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Parrotlet biting

Discuss the methods and techniques of clicker training, target training and bonding. These are usually the first steps in training a young parrot.

Parrotlet biting

Postby pamala1983 » Tue Mar 26, 2013 5:32 pm

Hi. I just joined here..hoping I can get some advice.

We recently bought a baby blue parrotlet and I expected she would probably nip a bit as I read it is common? Anyways, how long does this usually last on average? We have been telling her no bite and touching her beak when we say it. However, it seems to just make her bite even more and harder when she connects-she seems to almost go out of her way to try and bite now. What are we doing wrong??

We did notice that she is more aggressive when you are reaching near her cage like to pick her up or move her off the top of the cage. So we have started taking her completely out of the room where her cage is for a bit and then bringing her back around cage after awhile so she can eat and drink. She will still try and bite when you are trying to pick her up off the floor in the other room but I don't find its as aggressive.

We have kids and sometimes they want to hold her but they are nervous around her and they jerk thier hands around her scared she is going to bite so I was wondering if we should just not allow the kids to hold her until we get the biting dealt with?

Any advice is greatly appreciated as this is new to us and we just want to make sure we are doing things right!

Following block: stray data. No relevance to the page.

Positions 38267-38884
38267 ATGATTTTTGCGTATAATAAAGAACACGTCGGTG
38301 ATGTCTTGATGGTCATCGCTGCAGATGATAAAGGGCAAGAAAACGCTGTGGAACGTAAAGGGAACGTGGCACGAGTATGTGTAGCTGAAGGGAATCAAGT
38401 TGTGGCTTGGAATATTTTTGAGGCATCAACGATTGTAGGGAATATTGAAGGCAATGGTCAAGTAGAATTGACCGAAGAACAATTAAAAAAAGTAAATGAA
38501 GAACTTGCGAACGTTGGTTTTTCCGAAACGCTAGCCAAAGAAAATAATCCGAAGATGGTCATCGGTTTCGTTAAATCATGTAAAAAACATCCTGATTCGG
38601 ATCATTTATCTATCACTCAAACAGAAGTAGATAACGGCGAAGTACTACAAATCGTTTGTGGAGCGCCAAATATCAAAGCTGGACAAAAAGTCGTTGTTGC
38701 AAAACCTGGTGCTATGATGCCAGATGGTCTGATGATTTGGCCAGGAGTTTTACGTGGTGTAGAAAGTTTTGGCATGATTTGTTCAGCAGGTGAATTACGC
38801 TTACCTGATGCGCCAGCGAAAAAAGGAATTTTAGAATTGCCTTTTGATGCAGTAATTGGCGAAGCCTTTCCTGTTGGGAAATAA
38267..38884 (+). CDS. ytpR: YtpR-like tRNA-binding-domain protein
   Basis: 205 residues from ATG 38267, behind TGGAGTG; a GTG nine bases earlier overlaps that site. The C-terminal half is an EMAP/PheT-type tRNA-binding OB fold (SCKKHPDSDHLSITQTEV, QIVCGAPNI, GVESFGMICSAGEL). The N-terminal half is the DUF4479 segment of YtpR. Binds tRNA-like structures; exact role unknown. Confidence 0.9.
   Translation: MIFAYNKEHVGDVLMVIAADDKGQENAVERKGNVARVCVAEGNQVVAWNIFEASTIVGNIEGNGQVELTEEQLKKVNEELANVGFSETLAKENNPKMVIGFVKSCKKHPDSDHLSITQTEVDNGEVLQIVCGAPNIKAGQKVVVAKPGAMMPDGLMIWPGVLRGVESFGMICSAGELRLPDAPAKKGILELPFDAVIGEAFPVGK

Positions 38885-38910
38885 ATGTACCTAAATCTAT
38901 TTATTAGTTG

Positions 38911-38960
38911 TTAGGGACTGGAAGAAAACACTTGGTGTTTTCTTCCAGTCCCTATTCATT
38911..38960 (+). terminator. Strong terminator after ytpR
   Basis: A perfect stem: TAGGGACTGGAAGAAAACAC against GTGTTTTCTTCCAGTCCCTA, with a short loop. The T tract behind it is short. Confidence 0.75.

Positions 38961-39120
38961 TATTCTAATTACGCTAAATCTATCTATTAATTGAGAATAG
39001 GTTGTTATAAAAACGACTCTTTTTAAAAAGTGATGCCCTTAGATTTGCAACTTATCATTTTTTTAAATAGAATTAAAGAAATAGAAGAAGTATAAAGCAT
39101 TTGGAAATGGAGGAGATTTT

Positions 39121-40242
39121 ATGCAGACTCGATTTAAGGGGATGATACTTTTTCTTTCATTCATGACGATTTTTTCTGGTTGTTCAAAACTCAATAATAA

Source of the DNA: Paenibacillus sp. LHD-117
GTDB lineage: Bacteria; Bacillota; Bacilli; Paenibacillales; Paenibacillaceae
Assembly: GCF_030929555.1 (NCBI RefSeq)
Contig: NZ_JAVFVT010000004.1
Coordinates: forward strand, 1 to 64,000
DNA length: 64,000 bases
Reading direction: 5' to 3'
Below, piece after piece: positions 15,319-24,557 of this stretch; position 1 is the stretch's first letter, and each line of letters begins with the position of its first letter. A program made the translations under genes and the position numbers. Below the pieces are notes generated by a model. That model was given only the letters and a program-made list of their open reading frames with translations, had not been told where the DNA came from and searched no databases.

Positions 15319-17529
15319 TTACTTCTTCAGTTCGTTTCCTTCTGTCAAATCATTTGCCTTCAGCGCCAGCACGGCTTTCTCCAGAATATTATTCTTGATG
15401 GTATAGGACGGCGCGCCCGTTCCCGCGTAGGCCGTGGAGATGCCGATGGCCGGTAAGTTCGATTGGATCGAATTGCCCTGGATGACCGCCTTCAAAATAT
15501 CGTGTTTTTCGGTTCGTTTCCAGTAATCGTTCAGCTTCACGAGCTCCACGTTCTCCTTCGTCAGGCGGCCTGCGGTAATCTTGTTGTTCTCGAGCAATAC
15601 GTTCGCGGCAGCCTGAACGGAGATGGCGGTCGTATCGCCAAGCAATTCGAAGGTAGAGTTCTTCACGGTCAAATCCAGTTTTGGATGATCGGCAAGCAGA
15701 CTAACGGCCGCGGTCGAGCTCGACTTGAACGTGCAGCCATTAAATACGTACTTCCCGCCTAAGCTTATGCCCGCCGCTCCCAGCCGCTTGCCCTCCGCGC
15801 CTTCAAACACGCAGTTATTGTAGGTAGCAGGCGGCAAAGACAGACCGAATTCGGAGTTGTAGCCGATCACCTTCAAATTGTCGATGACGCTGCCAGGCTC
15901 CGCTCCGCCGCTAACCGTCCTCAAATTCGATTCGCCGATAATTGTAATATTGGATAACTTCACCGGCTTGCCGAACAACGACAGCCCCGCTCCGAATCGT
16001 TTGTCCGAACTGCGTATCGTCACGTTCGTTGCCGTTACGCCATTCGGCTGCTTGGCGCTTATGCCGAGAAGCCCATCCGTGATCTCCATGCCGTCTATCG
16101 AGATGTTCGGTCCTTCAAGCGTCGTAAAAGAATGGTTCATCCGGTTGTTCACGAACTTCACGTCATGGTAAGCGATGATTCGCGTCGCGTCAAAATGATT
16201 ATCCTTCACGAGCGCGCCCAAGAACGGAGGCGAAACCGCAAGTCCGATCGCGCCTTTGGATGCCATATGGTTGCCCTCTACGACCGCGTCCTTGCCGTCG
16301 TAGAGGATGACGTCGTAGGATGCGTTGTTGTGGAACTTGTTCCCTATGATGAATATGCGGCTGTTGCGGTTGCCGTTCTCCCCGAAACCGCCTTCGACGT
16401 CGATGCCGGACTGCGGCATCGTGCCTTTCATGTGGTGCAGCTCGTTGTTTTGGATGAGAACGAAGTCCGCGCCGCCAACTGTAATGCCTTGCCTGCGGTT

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Re: Parrotlet biting

Postby marie83 » Tue Mar 26, 2013 5:49 pm

Hey welcome to the forums :)

Right so hope your new baby is settling in well other than the nipping.
Just a couple of thoughts
1. you are kind of answering your own question in a way. You have realised what you are doing to combat the nipping is not working. Ok so you might not know what you should do instead but you are part of the way there.

2. not only what you are doing is not working but its actually making the problem worse. So the very next thing you need to do is ask yourself why.

So I will ask some questions now and make some statements because I don't know your bird:

- yes parrotlets have a repuation of being nippy, some wont be too bad, other will be really really bad, all can be sorted out with the right approach.
-you really need to keep the kids away from the bird until you have more control/better socialisation skills. As it stands you are putting both the kids and the bird in the position where they may begin to fear each other. If this has already happened dont worry but it shouldn't be your main concern right now
-Q. is the bird already tame?
-Q how long has it been living with you?
-Q are you 100% sure it has fully settled down?
-Q can it fly? sorry I didn't look at the flight opton on your profile
-Q do you give it choices to be with you or do you just grab it?
-Q how do you get it in and out of the cage
-Q is there anything else you can tell us that might mean we can help you better?
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Re: Parrotlet biting

Postby Andromeda » Tue Mar 26, 2013 7:39 pm

Marie has some good advice and answering her follow-up questions would be helpful.

The number one thing to know about bites is avoid them. Birds give off multiple signals via body language before they bite so try to familiarize yourself with the body language and respect signals that say, "I'm going to bite." It's really, really easy to accidentally reinforce bites and once bites have been reinforced it becomes a learned behavior and it's hard to reverse at that point.

Yes, parrotlets can be aggressive and prone to biting but with proper handling you can work through it. It will not stop on its own and if she continues to be handled improperly it will get worse (learned aggression).